Interview with Author Brenda Chapman

ED- The Eerie Digest is very excited to introduce Mystery author Brenda Chapman to all our readers. Brenda, our readers thrive on the mystery genre. Please tell us how you began writing in our favorite venue.

BC- I’m delighted to speak to your readers about my passion – the mystery genre.

Probably way too much of my spare time over the years has been spent reading mysteries and thrillers. I remember as a child reading British author Enid Blyton’s The Famous Five and The Secret Seven and wishing I could go on hols (or holidays as we non-Brits say) in exotic locations and drink ginger beer and have exciting adventures with a select group of friends and a dog named Scamper. Perhaps this was because my reality was childhood in an insular town of 2000 on a bleak stretch of highway on the north shore of Lake Superior. When I turned eighteen, I moved away to university to study English literature with a focus on poetry because reading and churning out essays were two of my strengths in high school. Sadly, an English degree gave me few marketable skills so I continued on to teachers’ college and wound up teaching special education for a number of years in Ottawa. Throughout those years, I dabbled in writing poetry and articles but didn’t take writing on seriously until I won a writer/editor job in the federal about ten years ago. After a few months writing government-style documents on the benefits of pesticides, however, I realized that this was not the writing career I’d envisioned, even in my least inspired moments. I began to crave a creative outlet and so began writing a book for my daughters, who were twelve and nine at the time.  Since mysteries had given me so much pleasure as a kid, this was naturally the kind of book I chose to write.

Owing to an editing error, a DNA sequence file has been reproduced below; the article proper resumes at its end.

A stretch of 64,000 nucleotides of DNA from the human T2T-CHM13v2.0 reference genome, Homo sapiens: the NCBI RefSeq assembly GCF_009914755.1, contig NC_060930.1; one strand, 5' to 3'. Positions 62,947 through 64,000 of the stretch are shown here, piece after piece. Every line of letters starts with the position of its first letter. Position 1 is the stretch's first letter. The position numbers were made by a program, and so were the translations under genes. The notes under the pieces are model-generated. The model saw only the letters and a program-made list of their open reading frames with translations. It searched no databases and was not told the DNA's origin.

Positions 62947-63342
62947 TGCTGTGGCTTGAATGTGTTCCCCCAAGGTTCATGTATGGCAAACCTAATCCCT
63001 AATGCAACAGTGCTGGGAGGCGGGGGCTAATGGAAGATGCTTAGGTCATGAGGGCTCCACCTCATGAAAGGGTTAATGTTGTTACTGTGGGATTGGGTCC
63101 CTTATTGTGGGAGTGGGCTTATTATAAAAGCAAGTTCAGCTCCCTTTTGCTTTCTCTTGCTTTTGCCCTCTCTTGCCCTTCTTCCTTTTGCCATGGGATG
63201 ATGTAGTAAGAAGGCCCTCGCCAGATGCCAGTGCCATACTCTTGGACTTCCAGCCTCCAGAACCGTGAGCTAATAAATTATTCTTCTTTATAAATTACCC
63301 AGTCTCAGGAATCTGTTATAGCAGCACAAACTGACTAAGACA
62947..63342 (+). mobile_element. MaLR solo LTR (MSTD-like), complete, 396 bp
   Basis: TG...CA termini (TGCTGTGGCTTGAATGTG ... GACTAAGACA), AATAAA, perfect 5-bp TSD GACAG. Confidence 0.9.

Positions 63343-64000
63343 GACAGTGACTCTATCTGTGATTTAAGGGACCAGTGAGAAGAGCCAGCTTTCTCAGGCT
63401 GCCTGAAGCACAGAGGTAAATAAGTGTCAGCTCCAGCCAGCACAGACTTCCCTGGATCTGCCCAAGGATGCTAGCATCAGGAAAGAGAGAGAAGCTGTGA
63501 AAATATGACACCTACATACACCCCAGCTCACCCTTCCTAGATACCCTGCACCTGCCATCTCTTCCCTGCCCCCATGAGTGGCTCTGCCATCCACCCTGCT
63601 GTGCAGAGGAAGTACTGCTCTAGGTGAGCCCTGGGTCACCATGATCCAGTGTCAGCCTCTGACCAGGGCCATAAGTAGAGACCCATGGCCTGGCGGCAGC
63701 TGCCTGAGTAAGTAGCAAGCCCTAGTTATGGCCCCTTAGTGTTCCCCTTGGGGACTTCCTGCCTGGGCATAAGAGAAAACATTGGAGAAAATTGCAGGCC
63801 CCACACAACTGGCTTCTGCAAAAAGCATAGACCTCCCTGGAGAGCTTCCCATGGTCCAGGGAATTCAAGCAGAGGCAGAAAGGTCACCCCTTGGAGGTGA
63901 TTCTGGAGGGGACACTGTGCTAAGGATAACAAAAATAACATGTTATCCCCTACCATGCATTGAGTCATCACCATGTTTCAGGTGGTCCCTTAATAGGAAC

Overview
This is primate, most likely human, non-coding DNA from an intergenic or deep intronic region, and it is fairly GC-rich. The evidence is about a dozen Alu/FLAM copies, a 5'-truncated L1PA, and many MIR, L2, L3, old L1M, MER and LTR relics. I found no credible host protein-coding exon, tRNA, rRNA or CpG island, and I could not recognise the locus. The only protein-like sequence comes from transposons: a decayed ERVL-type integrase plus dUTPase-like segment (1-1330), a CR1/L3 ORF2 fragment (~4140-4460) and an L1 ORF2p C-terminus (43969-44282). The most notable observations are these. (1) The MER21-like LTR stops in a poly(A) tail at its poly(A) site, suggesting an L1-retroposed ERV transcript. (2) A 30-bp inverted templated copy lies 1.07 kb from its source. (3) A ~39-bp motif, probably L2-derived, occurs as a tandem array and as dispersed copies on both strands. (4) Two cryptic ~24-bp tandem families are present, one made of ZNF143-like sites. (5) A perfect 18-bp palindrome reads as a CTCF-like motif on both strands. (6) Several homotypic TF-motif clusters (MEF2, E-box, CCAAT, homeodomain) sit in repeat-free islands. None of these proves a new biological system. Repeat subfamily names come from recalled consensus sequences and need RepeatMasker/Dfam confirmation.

ED- Tell us about your early work in Short Stories and Poetry and how you prepared for your career.

BC- I took a year-long creative writing course in university from a transplanted American poet. He focused on poetry and short stories, and I was excited by the assignments, more so than in any of my other courses. He taught me so many skills that I rely on to this day – the cadence of a sentence, the importance of precise language and the pitfall of melodrama. He had a real aversion to overwriting a scene, and years later, I came to realize that I share this philosophy. I continually scrutinize my work to make sure the writing reads true, without false emotion and with every word doing its job.  Short stories and poetry are an excellent training ground for developing style, imagery and economy of language.

ED- Tell us about your first novel, ‘Running Scared’.

BC-  The heroine and storyteller of Running Scared is thirteen year old Jennifer Bannon. She lives in a fictional town of Springhills with her nine year old sister Leslie and her mom. The dad left two years earlier after a fight with the mother that Jennifer and Leslie never understood but are still grieving.  As the story opens, he has been spotted back in town. That same evening, Jennifer witnesses a hit and run accident near her home and believes it was her father driving the car. She tries to find out the truth and threatening things start happening to her. I wanted to create a suspenseful mystery that also deals with problems real teenagers are going through. I gave Jennifer divorcing parents, difficulty concentrating in school and a boy she likes who is dating somebody else. These story lines carry on through four more books in the series, but each novel has a contained mystery.

ED- In 2001 you wrote an article titled ‘True North’. Can you tell us something about it?

BC-  I’d had some non-paying success getting articles published when my husband came up with an idea for me to submit articles to bigger magazines, get rejection letters and then claim my writing as a tax write off. The plan seemed brilliant. I’d had a story idea brewing for a while about how different life was for my daughters growing up in a city as opposed to a small community, and my fear that they were missing out on all the wonderful things a small town and nature had given me. The idea turned into ‘True North’, which I submitted to Canadian Living, a hugely popular, national magazine. The story was unexpectedly accepted, sending my husband’s plan into a tailspin although in hindsight, I think his plan all along was to get me to send my work farther afield. The magazine’s editor even phoned to tell me that it was her favorite story in three years of submissions, words that gave me confidence to keep writing. We never did get that tax break, but I signed my first contract, got paid and took a giant step forward in my writing career.